Hamiltonians, energy conservation in sampling. Handy. Summary would be nice.

## Note salad from a Betancourt seminar

Michael Betancourt’s heuristic explanation of Hamiltonian Monte Carlo: sets of high mass, no good - we need the “typical set”, a set whose product of differential volume and density is high. Motivates Markov Chain Monte Carlo on this basis, a way of exploring typical set given points already in it, or getting closer to the typical set if starting without. How to get a central limit theorem? “Geometric” ergodicity results. Hamiltonian Monte Carlo is a procedure for generating measure-preserving floes over phase space

\[H(q,p)=-\log(\pi(p|q)\pi(q))\] So my probability density gradient influences the particle momentum. And we can use symplectic integrators to walk through trajectories (if I knew more numerical quadrature I might know more about the benefits of this) in between random momentum perturbations. Some more stuff about resampling trajectories to de-bias numerical error, which is the NUTS extension to HMC.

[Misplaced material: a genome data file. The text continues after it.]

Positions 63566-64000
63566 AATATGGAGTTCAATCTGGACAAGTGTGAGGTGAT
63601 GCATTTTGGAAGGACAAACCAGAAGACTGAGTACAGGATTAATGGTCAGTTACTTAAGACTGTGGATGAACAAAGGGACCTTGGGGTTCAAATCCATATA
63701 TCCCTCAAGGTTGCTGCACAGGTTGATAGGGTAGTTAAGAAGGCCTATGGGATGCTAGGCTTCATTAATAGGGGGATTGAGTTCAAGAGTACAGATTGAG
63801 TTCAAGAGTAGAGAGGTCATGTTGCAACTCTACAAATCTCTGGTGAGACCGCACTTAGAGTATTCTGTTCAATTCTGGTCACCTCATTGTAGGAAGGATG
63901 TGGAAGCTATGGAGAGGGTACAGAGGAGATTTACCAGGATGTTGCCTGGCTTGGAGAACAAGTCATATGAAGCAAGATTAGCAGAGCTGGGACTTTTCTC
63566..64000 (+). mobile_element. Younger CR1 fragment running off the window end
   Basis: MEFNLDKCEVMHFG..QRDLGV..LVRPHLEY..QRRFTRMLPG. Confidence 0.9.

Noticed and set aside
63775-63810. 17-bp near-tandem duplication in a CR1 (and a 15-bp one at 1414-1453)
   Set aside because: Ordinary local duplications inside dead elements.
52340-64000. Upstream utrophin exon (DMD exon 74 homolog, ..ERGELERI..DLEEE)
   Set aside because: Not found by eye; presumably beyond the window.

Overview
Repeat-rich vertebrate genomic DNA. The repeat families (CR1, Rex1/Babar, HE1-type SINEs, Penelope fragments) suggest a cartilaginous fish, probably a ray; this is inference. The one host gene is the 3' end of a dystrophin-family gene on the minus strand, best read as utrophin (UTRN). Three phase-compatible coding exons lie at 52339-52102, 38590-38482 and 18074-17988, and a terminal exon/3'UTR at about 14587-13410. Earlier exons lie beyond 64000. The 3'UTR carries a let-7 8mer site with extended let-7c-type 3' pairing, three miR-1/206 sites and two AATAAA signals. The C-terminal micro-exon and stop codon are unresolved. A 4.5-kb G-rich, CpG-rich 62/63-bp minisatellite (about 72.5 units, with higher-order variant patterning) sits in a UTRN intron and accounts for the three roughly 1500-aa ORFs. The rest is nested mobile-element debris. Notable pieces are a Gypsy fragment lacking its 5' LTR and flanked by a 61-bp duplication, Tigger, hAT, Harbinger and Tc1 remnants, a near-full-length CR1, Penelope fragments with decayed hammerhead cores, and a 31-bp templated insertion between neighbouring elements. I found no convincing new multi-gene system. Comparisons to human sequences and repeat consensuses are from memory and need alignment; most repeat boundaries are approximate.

## Discontinuous likelihood

The solution is MOAR PHYSICS; we can construct hamiltonians which sample based on reflection/refraction dynamics in the augmented state space; see Afshar and Domke (2015);Nishimura, Dunson, and Lu (2020).

## Incoming

Manifold Monte Carlo.

George Ho, Understanding NUTS and HMC

In terms of reading code, I'd recommend looking through Colin Carroll's

`minimc`

for a minimal working example of NUTS in Python, written for pedagogy rather than actual sampling. For a "real world" implementation of NUTS/HMC, I'd recommend looking through my`littlemcmc`

for a standalone version of PyMC3's NUTS/HMC samplers.

## References

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